This week the IRS announced that it has revised Form 1024, Application for Recognition of Exemption of Exemption Under Section 501(a) or Section 521 of the Internal Revenue Code, to allow electronic filing. Given this change, the IRS began requiring electronic filing as of January 3, 2022, although it provided a 90-day grace period during which it will also accept paper versions of the form (last revised as of January 2018). Form 1024 is used by organizations seeking IRS recognition of tax-exempt status under section 501(a) or section 521 (relating to farmers' cooperatives), except for organizations described in section 501(c)(3) (which file Form 1023 or 1023-EZ) or section 501(c)(4) (which file Form 1024-A). Form 1024 generally is not required for these types of entities to claim tax-exempt status, but organizations may choose to file it to receive confirmation from the IRS that they in fact qualify for exemption.
Thursday, December 9, 2021
In November, the IRS issued an Action on Decision in the case of Mayo Clinic v. United States, 997 F.3d 789 (8th Cir. 2021),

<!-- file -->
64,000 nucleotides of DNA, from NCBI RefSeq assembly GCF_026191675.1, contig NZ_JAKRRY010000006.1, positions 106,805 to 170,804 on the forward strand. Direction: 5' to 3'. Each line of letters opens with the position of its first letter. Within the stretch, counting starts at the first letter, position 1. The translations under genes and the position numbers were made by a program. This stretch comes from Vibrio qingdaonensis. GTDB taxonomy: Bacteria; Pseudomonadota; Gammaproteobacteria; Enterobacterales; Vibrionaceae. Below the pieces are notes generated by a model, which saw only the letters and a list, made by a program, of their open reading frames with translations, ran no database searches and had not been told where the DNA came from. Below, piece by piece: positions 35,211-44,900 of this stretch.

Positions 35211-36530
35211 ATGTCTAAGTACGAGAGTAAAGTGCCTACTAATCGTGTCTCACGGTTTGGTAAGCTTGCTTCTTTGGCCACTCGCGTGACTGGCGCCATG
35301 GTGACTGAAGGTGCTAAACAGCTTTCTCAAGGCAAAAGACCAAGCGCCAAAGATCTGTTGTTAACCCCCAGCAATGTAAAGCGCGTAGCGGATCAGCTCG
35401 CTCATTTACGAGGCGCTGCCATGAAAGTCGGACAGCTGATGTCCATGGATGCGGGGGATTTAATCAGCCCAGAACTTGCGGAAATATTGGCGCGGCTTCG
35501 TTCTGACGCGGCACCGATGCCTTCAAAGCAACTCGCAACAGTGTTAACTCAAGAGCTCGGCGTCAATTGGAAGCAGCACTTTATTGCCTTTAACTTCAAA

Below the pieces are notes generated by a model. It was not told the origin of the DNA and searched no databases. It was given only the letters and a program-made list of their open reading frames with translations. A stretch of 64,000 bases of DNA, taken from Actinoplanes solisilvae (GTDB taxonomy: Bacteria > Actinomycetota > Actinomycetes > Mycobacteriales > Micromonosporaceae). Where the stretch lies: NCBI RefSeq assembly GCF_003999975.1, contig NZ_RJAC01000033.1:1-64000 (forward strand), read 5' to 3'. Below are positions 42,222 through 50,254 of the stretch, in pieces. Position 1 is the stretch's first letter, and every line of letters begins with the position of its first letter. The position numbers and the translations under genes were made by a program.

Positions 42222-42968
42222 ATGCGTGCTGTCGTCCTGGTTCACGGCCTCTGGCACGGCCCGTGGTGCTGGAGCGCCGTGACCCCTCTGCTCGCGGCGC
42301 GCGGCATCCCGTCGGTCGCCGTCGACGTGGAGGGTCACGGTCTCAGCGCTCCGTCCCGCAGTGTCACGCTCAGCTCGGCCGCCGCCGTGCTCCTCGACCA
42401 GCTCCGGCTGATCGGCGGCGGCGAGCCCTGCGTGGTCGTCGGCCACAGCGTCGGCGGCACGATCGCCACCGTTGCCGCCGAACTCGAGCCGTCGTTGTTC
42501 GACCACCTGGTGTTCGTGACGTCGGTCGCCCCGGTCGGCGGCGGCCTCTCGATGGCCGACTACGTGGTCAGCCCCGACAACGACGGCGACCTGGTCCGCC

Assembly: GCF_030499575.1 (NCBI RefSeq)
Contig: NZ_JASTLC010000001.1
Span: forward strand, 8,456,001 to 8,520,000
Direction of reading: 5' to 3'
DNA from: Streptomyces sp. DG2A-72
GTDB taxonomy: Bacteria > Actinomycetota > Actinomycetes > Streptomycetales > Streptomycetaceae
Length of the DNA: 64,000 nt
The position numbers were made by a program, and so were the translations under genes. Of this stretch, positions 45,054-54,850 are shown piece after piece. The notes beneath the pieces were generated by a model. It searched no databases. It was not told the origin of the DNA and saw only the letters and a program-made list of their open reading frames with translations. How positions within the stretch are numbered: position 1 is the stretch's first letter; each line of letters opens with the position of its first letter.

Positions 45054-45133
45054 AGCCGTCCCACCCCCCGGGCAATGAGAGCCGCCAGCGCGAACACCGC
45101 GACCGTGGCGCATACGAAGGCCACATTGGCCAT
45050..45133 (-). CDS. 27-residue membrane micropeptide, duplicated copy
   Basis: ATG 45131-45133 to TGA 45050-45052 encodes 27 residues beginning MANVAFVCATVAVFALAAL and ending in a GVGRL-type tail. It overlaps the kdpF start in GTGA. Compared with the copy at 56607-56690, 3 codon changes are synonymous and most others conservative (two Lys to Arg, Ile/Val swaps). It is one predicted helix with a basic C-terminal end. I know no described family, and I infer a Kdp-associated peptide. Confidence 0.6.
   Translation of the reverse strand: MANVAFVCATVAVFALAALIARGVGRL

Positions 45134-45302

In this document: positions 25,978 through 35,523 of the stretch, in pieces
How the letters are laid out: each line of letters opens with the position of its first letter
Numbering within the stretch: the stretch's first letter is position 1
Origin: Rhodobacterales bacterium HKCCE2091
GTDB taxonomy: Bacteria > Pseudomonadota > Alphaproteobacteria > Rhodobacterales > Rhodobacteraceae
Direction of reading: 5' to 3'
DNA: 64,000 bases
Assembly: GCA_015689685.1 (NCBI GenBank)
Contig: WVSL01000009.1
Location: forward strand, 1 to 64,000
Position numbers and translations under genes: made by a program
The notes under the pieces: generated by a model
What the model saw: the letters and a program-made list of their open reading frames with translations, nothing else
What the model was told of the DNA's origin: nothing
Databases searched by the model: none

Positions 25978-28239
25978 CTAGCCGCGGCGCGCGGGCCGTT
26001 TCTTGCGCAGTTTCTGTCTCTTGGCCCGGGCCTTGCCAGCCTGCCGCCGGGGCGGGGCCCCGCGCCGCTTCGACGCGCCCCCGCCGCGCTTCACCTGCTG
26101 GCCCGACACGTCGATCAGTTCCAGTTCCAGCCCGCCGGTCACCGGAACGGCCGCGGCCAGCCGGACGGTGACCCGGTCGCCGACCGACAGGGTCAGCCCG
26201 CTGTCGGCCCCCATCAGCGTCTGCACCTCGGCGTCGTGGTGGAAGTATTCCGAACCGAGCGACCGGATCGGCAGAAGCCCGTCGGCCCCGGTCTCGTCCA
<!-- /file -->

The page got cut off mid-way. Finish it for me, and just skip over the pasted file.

rev’g, 412 F.Supp.3d 1038 (D. Minn. 2019). They will follow the precedent in the 8th Circuit, but refuse to accept the interpretation of the 8th Circuit reading out the Treasury regulation requiring formal instruction to be a primary function of an educational organization under section 170(b)(1)(a)(ii). I previously wrote about this case here.
It involves whether Mayo Clinic may use an exception to the unrelated business income tax provided to educational organizations under section 514(c)(9)(C)(i). Mayo Clinic claims to be "an educational organization which normally maintains a regular faculty and curriculum and normally has a regularly enrolled body of pupils or students in attendance at the place where its educational activities are regularly carried on." The IRS, relying upon Treasury regulations, that require that an educational organization must have as "its primary function . . . the presentation of formal instruction," did not allow Mayo the exception.
The district court held that the primary function test was not a legitimate interpretation of the statute. While the Appeals court disagreed in part, it held that the IRS was wrong in its application of a primary function test. It remanded the case to the district court with instructions to ensure that Mayo Clinic primarily promotes education.
I expressed concern regarding the case because I think it provides an easy path to public charity status for any organization that is primarily educational by normally having 1 faculty and some students. I did not expect the IRS to appeal, but thought they may choose to fight the case in other circuits. They have expressly taken this latter path.